Rishi Sunak is pushing Berlin to approve the sale of Typhoon jets to Saudi Arabia ahead of a visit to Britain by Mohammed bin Salman.
The Prime Minister has personally urged Olaf Scholz, the German chancellor, to give the green light to the defence deal, which is worth at least £5 billion.
Typhoon jets are designed, manufactured and maintained by BAE Systems, which employs 5,000 people on the programme in Lancashire.
However, defence sources told The Telegraph it was possible Germany could “scupper” the inter-government deal agreed in March 2018 to sell 48 of the multi-role jets to the Middle Eastern country, which accounts for 12pc of BAE revenues.
The Eurofighter Typhoon was developed by a consortium of British, German, Italian and Spanish companies under Nato’s watch in the 1980s. As a result, the consent of all four nations involved is required to export the planes.
Germany imposed a ban on exporting weapons to the Middle Eastern country after Saudi agents killed Jamal Khashoggi, a journalist and critic of Crown Prince Mohammed.
Mr Sunak has become heavily involved in talks over how to rescue the agreement, which is threatened by splits within the German coalition.
The Crown Prince is expected to visit the UK this autumn after he and the Prime Minister pledged to boost Anglo-Saudi defence ties.
Mr Scholz, from the Social Democrat party, is said to be in favour of approving the supersonic fighter jets deal and is sympathetic to Britain’s economic arguments.
However some senior members of the Greens, with whom his party are in a coalition, oppose it because of Saudi Arabia’s human rights record.
Downing Street is said to have explored launching legal action to bypass Berlin, according to initial reports by the Times, but such a move would sour relations with a key European ally.
As well as securing jobs at BAE, other major defence companies with UK operations are set to benefit from an agreement with the Saudis.
Rolls-Royce is part of the consortium that builds the EJ200 engines that power the Typhoon, while Leonardo, the Italian defence group, builds the jet’s advanced radar at its Edinburgh base, along with avionics systems at its Luton plant.
In 2007 BAE sold 72 Typhoons to the Saudi air force. A defence source told The Telegraph: “We have been trying to sell them more. If any of the nations that designed and produced that aircraft aren’t prepared to sell to Saudi that will scupper any deal.”
The source stressed that it was for the Government, and not the military, to engage with Germany over the potential sale.
One BAE source told The Telegraph they had it on good authority that there appeared to be “movement” on Germany’s position in the past year. “It doesn’t appear clear on their view any more hence why the PM is trying to get a clear answer,” they said.
Some sources have suggested to BAE that the deal could be done without Germany, as they referenced a Memorandum of Understanding among the partners that states no partner should stop another from export opportunities.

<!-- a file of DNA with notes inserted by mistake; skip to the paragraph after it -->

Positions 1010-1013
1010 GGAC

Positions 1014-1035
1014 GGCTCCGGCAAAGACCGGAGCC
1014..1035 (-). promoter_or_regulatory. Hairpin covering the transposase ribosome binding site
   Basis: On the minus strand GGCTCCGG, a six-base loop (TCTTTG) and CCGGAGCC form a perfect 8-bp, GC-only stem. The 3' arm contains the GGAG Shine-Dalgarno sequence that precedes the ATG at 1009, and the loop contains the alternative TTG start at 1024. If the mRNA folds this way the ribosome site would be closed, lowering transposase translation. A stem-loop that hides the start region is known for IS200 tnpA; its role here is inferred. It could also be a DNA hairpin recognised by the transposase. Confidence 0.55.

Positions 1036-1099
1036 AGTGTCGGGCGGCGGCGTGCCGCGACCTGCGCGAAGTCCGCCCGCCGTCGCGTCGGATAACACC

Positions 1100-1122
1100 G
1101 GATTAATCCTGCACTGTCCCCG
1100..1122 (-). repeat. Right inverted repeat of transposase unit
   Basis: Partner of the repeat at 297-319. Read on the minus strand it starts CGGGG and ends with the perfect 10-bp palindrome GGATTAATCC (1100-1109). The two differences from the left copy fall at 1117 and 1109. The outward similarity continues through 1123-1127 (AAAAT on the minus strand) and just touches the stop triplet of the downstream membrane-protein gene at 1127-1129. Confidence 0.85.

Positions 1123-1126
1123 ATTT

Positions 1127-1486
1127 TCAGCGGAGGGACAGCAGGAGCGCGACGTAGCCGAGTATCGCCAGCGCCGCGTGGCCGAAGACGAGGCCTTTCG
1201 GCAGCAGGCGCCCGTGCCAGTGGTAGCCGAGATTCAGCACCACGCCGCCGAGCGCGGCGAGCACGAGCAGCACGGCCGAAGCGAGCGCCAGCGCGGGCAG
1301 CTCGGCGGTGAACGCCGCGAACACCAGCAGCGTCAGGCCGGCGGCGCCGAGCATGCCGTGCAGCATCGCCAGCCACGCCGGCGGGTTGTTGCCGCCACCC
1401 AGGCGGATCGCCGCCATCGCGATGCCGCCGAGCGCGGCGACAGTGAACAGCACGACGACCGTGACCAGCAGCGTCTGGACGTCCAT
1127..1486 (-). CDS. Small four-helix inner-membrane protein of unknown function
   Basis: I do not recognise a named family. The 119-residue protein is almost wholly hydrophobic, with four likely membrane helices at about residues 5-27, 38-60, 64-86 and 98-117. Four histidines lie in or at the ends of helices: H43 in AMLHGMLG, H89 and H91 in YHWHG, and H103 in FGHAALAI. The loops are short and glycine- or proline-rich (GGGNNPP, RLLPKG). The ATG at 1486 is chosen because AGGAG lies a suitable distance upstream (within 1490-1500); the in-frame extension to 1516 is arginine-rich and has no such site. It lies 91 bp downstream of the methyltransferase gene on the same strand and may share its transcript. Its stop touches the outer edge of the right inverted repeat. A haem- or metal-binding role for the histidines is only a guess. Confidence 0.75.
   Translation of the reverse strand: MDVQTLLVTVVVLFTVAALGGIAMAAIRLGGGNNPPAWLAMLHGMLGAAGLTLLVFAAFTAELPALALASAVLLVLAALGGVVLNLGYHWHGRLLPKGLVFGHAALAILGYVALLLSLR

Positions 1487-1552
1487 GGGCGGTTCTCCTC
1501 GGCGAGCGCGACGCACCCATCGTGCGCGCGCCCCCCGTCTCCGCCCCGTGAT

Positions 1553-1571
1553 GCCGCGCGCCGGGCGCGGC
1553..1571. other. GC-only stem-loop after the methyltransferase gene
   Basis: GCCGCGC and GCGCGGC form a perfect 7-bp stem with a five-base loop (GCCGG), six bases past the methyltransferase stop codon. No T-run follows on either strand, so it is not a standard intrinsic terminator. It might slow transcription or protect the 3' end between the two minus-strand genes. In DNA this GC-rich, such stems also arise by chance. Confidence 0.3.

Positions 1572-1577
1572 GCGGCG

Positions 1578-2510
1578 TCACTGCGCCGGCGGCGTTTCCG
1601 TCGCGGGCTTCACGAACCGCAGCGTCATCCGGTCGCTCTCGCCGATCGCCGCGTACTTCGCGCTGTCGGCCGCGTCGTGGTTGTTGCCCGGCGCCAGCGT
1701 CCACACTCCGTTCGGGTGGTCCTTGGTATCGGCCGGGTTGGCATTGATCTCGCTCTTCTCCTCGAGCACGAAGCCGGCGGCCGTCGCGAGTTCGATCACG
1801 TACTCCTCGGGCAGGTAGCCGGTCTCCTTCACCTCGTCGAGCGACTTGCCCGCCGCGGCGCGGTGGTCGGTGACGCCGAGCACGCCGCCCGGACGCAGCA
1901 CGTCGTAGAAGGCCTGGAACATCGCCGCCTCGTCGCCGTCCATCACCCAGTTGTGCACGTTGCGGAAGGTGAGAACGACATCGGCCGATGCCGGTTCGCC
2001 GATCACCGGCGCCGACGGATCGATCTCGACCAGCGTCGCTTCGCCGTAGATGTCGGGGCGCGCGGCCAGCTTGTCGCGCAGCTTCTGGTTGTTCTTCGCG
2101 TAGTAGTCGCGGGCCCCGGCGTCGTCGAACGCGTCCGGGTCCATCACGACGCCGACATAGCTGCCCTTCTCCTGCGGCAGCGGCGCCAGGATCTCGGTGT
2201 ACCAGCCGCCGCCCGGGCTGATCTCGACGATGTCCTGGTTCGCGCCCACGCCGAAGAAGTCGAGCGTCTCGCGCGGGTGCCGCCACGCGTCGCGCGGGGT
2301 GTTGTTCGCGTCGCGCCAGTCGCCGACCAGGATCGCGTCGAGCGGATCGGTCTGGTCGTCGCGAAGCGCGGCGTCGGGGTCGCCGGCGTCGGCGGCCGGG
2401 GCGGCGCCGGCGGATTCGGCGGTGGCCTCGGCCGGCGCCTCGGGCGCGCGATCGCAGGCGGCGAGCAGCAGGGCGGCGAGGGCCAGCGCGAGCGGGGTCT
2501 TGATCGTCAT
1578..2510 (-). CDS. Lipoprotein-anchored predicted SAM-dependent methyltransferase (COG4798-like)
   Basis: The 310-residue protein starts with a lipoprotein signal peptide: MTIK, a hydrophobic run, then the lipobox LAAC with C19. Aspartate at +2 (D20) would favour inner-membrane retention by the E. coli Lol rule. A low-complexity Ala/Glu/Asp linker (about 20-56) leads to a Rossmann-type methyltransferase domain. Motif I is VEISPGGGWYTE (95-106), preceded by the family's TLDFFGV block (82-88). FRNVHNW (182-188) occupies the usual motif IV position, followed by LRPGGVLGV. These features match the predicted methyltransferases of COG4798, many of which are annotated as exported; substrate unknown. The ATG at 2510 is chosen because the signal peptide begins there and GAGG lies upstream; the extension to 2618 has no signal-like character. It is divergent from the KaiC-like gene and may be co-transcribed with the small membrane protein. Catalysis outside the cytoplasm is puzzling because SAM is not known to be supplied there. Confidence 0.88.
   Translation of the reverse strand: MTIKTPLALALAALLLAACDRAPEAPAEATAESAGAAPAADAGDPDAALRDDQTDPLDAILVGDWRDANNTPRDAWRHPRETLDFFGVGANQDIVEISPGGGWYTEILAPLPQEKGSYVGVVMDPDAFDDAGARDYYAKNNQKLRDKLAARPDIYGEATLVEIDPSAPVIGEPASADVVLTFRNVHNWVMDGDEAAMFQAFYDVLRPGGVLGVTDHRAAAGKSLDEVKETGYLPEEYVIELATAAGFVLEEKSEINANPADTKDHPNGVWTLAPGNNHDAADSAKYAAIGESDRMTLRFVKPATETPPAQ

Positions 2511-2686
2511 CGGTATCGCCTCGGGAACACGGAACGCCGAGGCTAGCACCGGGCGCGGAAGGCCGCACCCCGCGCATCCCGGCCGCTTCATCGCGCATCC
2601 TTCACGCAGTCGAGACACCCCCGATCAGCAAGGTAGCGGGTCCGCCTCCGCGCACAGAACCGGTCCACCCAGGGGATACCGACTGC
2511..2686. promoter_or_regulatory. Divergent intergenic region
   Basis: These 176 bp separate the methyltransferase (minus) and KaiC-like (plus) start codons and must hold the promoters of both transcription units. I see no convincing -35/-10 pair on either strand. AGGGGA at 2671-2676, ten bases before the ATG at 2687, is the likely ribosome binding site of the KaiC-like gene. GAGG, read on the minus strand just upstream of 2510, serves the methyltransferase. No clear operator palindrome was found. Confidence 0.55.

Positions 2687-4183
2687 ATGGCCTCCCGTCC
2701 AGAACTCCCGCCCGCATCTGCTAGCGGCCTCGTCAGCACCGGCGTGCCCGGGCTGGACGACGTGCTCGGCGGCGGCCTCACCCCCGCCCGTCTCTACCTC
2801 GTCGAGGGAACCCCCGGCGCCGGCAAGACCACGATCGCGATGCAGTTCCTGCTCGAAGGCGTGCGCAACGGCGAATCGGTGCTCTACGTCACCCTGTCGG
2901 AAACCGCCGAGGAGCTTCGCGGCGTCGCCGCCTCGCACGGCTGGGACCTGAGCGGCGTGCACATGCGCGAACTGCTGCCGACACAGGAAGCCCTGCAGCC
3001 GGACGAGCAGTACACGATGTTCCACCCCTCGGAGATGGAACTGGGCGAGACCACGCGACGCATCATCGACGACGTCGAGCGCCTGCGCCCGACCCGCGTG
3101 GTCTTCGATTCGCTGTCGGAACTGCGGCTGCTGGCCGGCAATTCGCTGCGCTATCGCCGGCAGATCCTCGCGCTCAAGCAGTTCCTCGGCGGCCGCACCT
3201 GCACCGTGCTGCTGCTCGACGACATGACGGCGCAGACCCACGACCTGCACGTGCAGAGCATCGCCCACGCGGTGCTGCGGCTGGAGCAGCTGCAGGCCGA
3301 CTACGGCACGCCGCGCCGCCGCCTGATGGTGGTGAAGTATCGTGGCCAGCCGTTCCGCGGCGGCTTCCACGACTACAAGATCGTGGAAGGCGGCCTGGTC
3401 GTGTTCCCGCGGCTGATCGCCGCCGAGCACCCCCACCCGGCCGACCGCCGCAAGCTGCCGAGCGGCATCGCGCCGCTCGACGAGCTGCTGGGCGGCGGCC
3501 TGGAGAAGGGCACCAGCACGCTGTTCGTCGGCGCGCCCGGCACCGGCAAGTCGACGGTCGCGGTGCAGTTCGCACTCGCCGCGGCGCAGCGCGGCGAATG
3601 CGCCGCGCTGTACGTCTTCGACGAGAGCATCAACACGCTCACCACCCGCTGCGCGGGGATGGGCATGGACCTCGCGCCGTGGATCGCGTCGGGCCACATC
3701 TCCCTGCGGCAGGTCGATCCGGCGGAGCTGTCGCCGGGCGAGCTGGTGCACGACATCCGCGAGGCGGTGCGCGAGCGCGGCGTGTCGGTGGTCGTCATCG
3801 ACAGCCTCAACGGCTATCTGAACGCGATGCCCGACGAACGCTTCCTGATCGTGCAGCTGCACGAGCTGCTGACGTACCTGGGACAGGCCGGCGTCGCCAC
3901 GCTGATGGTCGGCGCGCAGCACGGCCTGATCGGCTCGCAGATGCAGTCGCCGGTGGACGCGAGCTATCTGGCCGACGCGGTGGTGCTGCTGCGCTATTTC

“Thus that partner (Germany) can excuse itself but we would need to then make the parts usually built by Germany,” they said.
The source stressed that it made sense from an industry perspective to work with the Saudis, not against them.
“From a geopolitical point of view, it’s better they align with the West and Western kit than our adversaries,” they added. “That’s of high strategic importance. It’s not just about money.”
According to a study by Oxford Economics, the Typhoon fighter jet programme supports more than 20,000 jobs across the UK economy. The jets are designed, manufactured and maintained by BAE Systems, which employs 5,000 people on the programme in Lancashire.
Shephard aerospace analysts last week warned that high running costs and rising competition meant that the Typhoon appeared to have “lost its market niche” and there were scant future export opportunities.
Meanwhile, efforts have been made to repair bridges with Saudi Arabia following Russia’s invasion of Ukraine, given the strategic significance of the Gulf nation to the West.
The prospects of arms exports recommencing have also been improved by a UN-brokered ceasefire in the nine-year long Yemeni civil war.
Mr Sunak held a phone call with the Crown Prince on Aug 17, during which he invited him to visit Britain for talks “at the earliest opportunity”.
Downing Street said after the conversation that the pair had discussed how they would “strengthen our close cooperation on defence and security”.
“The Prime Minister reiterated the UK’s long-standing commitment to support Saudi Arabia’s security and regional stability,” a No 10 spokesman added.
Mr Sunak is then said to have personally raised the idea of resurrecting the Eurofighter deal in a telephone call with the German chancellor last month.
Sir Tim Barrow, the UK national security adviser, held talks with Berlin’s defence ministry while UK diplomats reached out to opponents in the Bundestag.
A government spokesman said: “When considering any potential export of Eurofighter, we work closely with the governments of Germany, Italy and Spain, in line with the commitments each nation has made to support the others’ exports.
“Last year, we welcomed Germany’s decision to extend export licences for parts for Saudi Arabia’s existing Eurofighter aircraft for three years. The UK remains steadfast in its commitment to our strategic defence relationship with the Kingdom of Saudi Arabia.”
A German government spokesman said: “As a matter of principle the federal government does not comment on matters of internal coordination.”